• S.G. February 20, 2016, 12:21 pm

          I think this is really fundamentalist view. I guess MMM was “Asking for it” giving punches around liberally for any kind of outsourcing, however there is a limit to DIY:
          – even the most hard core Mustachian would agree it is not a good idea to remove your own appendix using a mirror and a surgery handbook, although it is possible and people have done it. I myself as a doctor (but not a surgeon) would be hard pressed to do it and only in extreme situations
          – unless you want to participate in Judge Judy, it is usually good idea to hire a law professional to handle legal affairs
          – MMM loves to do carpentry and I enjoy reading about his “furnace replacement” and similar extreme sports projects, but would never do it. I would be bored and likely kill myself. HE would probably lose interest in my cancer cell experiments and DNA analysis, and I wouldn’t blame him.

          As for taxes.. I came to this country (US) with an old backpack, suitcase and $500. For first few years I easily did my own taxes with TurboTax and marveled how easy it is. But times changes, stocks here and abroad accumulated, rental properties, marriage and her investments and properties, move to a different state. And I started getting a sneaking suspicion I am overpaying and doing it wrong. One year I spent two hours with Turbo TAx advisor, trying to figure out $6 extra dividend one of my MLP investments has made and I realized. I reached my limit of intellectual stimulation. Found an awesome NYC accountant who for amended my taxes and filed. Got me back $14.000 just on amended taxes. Recognizing my limitations was the Mustachian thing to do bcs made me money, saved time I could use on my family. I still review my taxes, you are responsible for your accountants mistakes so it is a good idea to understand what they do.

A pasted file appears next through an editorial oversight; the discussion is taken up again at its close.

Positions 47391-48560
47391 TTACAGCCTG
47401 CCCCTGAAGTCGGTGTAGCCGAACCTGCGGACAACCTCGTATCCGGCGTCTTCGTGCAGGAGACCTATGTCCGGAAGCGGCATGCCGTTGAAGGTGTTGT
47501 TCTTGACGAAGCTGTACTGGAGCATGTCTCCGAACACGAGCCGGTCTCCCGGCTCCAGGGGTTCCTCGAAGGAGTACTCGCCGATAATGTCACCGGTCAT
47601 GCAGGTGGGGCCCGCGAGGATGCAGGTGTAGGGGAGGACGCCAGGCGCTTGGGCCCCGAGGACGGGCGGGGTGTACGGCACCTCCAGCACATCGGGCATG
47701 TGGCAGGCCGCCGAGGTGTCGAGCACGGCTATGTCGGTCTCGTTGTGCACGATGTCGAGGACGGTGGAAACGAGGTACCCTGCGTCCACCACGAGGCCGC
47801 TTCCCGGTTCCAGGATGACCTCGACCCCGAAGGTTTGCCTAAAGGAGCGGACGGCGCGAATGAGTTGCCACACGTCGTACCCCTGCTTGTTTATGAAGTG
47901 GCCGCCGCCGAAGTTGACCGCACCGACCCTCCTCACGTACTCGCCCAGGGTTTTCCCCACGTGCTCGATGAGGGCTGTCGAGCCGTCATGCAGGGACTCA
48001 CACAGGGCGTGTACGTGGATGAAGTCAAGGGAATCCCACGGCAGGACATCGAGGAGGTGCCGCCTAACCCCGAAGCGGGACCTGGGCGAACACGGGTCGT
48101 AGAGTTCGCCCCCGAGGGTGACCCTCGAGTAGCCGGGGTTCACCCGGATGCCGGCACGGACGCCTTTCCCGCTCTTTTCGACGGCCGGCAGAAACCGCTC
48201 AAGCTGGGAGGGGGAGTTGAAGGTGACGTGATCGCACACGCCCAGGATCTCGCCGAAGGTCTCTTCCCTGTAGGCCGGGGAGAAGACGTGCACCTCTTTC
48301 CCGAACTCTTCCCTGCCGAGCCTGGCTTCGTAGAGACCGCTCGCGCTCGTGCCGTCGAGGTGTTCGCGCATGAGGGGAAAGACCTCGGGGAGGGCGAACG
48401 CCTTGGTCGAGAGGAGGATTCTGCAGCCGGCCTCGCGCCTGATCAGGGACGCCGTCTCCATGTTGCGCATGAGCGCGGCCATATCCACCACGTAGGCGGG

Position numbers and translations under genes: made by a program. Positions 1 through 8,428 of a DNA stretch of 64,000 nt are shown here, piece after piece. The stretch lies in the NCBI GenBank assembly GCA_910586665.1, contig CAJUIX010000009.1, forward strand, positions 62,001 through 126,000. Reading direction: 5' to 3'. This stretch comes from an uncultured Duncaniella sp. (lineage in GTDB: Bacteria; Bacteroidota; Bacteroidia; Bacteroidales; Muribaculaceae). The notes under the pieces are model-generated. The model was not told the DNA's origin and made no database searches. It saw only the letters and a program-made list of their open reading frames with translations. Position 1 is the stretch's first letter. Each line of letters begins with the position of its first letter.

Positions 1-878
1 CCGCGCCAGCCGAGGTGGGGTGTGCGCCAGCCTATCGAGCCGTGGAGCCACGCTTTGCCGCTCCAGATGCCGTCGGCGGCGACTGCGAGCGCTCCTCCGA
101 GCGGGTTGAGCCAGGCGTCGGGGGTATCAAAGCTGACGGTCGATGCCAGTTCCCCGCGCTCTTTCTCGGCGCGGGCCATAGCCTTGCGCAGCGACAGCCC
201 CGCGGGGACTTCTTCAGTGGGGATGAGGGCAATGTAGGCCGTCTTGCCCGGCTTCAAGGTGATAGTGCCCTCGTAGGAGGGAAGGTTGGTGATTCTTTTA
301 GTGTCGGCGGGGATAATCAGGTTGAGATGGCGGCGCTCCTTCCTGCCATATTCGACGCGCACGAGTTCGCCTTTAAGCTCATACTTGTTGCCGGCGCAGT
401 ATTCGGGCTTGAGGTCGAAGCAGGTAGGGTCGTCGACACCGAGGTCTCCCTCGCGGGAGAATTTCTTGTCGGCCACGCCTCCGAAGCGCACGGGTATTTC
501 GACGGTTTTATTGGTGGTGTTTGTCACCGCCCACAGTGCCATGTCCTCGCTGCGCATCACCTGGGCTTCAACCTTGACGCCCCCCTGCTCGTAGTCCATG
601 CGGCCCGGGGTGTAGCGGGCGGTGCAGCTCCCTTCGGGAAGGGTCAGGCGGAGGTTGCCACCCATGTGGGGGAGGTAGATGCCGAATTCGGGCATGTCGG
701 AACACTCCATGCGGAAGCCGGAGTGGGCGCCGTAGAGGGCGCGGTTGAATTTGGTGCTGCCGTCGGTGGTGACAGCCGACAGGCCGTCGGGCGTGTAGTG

One may say that the same rule applies if a person making $500/hour hires a $50/hour gardener to cut his lawn. But it is a bit different. By cutting your own f…g lawn you purchased, you get some fresh air, your ass gets smaller as you get up from your Lay-Z boy chair and why did you buy a freakin’ house with a lawn if you don’t even fell like chopping some stuff?